MOSCOW — After six years of work by a cast of thousands, the Bolshoi Theatre is just days away from reopening night. Fragile tapestries have been taken apart and rewoven thread by thread, barely visible veins have been gilded onto the leaves of plaster garlands, and bits of long-hidden Venetian marble have been uncovered and replicated.
As if commanded by a maestro’s baton, each stroke of the brush, tap of the hammer and flash of the needle soar together in a sensory rush of deep red velvet and gleaming gold. The Bolshoi could always be called beautiful. Now superlatives are needed.
“Look at the crystal chandelier,” said Mikhail Sidorov, gesturing toward a 21-foot-wide extravaganza of crystal and light as he led a tour of the theater. “It’s as big as a subway tunnel. There are 15,000 crystal pendants on it.”
One chandelier required 400 grams of gold. Another took five years to repair and polish, crystal by crystal. An artisan named Evgeny Vasiliev learned French so he could understand the design of the chandeliers in the White Hall upstairs. Then he made his own tools. Crystals had to refract light exactly as the originals. No effort was too big, no detail too small.
“The people who worked on this were mad — mad in a good way, of course,” said Sidorov, spokesman for Summa Capital, the construction company supervising the work. “They are extraordinary.”
The walls on the first floor still smell of fresh dusty-rose paint. When Sidorov leads a tour, his visitors must wear blue plastic booties. The floors will be pristine for the invitation-only-by-President Dmitry Medvedev concert Oct. 28.
The story of the Bolshoi is operatic in scope. Here it is known as the home of Moscow’s most famous ballet troupe and opera company, though occasionally it is used for galas and concerts. It was founded in 1776 and moved to its present site, just down the street from the Kremlin, in 1780. The building burned down in 1805 and was badly damaged by another fire in 1853. In World War II, it survived a bomb.
When the building was closed for repairs in 2005, the work was supposed to take three years. But the foundation turned out to be crumbling. “That was the most frightening moment for me,” said Anatoly Iksanov, the theater’s general director, “realizing this huge building was sinking on its foundation. This historic building was seriously threatened.”
In 2009, auditors said that contractors had misspent millions of dollars, and Summa Group, a large investment firm that has engineering and construction companies among its holdings, was brought in to take over. The cost of the renovation was reaching $660 million, 16 times the original estimate. Latest reports put it near $800 million.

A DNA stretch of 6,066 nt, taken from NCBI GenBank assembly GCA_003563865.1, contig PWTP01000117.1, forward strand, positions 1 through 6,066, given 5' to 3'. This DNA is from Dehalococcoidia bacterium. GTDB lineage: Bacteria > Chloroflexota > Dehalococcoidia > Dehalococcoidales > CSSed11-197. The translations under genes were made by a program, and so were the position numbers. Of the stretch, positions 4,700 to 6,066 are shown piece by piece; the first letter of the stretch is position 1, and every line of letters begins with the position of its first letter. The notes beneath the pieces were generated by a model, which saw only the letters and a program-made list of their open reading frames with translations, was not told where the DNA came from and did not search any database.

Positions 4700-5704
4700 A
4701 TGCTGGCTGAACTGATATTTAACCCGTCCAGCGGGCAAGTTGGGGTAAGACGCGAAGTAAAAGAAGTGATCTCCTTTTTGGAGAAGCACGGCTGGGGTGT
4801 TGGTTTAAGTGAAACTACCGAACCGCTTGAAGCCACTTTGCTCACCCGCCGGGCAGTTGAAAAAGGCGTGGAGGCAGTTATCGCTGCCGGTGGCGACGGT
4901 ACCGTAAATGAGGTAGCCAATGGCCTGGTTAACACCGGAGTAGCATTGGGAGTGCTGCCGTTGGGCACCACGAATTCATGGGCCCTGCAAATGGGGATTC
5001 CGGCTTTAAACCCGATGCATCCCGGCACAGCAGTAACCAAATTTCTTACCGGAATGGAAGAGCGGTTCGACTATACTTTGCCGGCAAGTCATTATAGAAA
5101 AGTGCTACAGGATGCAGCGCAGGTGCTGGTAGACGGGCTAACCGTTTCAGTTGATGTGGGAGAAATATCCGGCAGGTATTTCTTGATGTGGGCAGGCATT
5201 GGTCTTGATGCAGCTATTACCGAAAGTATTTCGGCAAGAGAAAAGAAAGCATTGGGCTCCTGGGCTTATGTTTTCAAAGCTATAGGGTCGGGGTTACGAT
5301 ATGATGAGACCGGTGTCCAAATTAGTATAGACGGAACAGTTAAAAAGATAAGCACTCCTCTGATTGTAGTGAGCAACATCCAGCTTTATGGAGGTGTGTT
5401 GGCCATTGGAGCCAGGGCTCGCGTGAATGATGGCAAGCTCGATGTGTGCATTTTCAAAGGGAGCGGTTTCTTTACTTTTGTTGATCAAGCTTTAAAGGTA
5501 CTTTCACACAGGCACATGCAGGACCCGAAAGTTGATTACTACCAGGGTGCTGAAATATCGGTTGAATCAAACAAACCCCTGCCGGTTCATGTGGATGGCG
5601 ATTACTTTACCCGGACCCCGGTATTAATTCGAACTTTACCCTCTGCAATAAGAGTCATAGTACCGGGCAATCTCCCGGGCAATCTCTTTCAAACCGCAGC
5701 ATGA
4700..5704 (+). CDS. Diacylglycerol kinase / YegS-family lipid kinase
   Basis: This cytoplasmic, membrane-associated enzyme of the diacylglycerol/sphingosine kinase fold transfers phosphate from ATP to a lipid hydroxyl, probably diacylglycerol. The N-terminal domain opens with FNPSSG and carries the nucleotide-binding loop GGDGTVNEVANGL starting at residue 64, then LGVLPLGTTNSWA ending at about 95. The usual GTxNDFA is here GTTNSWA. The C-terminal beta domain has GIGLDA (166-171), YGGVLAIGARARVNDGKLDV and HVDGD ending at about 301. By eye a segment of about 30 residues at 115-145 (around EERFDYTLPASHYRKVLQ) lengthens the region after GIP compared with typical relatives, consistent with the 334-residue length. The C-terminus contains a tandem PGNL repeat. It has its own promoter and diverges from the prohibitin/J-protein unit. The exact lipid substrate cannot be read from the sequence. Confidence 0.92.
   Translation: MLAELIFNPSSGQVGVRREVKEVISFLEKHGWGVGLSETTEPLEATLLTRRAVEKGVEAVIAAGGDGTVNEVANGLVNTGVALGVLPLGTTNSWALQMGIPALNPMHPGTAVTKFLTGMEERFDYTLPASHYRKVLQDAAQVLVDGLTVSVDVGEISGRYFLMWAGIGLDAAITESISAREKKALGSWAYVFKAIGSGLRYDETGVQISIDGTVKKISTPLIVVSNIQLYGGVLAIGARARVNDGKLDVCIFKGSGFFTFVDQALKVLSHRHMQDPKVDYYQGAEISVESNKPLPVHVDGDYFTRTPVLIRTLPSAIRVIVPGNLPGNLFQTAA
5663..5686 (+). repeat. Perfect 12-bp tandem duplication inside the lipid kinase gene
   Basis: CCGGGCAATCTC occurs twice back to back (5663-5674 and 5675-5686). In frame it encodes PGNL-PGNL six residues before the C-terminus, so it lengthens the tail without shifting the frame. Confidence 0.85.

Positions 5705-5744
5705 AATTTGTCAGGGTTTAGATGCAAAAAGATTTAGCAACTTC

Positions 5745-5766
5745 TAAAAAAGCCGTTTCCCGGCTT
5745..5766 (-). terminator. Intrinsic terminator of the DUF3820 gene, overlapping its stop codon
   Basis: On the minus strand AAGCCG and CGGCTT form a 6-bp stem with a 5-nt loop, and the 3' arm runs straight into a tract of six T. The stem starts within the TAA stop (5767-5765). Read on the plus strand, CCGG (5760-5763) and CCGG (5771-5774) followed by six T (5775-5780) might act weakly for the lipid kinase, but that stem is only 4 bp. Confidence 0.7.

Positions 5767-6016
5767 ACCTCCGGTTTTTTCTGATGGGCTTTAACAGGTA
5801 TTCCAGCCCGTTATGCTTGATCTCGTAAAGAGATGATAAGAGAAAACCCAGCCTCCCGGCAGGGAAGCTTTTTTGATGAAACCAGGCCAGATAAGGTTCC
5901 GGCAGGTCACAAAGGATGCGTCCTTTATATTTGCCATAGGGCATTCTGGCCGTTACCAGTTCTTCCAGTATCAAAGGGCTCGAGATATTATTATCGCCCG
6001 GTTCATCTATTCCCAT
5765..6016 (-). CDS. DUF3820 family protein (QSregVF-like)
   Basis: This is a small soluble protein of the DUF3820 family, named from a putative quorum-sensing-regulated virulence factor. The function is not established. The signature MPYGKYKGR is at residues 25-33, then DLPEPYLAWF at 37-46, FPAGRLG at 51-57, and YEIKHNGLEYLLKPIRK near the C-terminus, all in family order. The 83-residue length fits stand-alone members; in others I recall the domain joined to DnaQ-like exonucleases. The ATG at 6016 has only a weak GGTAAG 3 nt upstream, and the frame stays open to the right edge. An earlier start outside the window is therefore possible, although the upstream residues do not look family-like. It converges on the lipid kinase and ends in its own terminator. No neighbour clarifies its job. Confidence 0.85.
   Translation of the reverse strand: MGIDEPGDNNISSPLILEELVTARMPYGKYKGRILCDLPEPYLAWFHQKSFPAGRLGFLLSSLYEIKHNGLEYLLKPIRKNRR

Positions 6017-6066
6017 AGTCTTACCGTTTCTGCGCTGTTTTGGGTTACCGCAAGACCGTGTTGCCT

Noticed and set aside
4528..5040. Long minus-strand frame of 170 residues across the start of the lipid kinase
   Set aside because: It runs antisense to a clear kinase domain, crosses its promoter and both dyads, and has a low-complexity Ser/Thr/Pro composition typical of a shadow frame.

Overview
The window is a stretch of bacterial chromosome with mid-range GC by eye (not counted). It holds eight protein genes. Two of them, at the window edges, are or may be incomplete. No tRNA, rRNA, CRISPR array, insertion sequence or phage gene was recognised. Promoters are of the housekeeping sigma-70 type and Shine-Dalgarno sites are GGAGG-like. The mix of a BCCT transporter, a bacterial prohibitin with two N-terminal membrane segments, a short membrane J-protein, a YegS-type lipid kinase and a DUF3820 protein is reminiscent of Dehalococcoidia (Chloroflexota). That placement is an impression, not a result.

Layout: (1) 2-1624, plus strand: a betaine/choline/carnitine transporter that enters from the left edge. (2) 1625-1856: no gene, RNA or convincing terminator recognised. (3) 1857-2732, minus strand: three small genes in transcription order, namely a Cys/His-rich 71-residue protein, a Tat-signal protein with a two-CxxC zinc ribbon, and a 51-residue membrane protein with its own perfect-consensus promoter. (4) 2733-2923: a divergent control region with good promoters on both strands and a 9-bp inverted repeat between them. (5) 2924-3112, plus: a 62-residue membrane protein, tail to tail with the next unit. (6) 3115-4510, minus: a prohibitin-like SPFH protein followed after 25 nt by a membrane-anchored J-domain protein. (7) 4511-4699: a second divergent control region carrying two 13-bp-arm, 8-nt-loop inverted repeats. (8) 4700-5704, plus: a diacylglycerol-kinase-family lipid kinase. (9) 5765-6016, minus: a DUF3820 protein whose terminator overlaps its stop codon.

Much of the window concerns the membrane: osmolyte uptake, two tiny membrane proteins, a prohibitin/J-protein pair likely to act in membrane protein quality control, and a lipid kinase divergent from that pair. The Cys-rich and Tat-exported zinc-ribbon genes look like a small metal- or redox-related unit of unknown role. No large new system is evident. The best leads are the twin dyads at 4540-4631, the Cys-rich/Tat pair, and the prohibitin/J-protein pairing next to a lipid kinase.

More than 3,000 artists and engineers and laborers have worked on the repairs. Two years ago, after the foundation was made solid, interior renovations began, and they continue 24 hours a day, Sidorov said.
The acoustics presented a major challenge. During the Soviet era, concrete had been poured in place of elm in the orchestra pit, ruining the sound. Where papier-mache was needed, plaster was used. “It took us several years,” Sidorov said. “Look at these panels — they are resonant and we needed to test every one of them, and there are more than a thousand of them.”
The chairs in the orchestra section, designed for hardened Soviet bodies, are covered in red velvet and have been made larger, to accommodate today’s more upholstered theatergoer. There’s an area for the disabled (“invalids,” as Russians say) and another rarity in Russia, toilets for the disabled.
The stage, now movable, can be adapted for opera or ballet, and dancers should have softer landings with a special floor covering.
A second-floor hall, sometimes used for rehearsals, had been painted white in the Soviet era when it was used for Communist Party meetings. Artisans re-created the lovely trompe l’oeil of the original. In the czar’s foyer, wool and silk tapestries damaged by an unfortunate attempt at dry cleaning in 1974 were repaired. Other wall coverings were rewoven.
Rehearsal areas are spacious, and performers have been provided with more than one toilet and shower per floor. “The artists are very happy,” Iksanov said.
In the back of the main hall, two telamones hold up the czar’s box, now crowned with the double-headed eagle instead of the hammer and sickle. The telamones, statues of bearded men, their bare chests girdled in gold, bend their heads under the weight on their shoulders, as they have for nearly 150 years. Three tiers up, two golden children carry a lighter load. They look toward the stage, as if ready for the curtain to rise on the next act in the Bolshoi’s long career.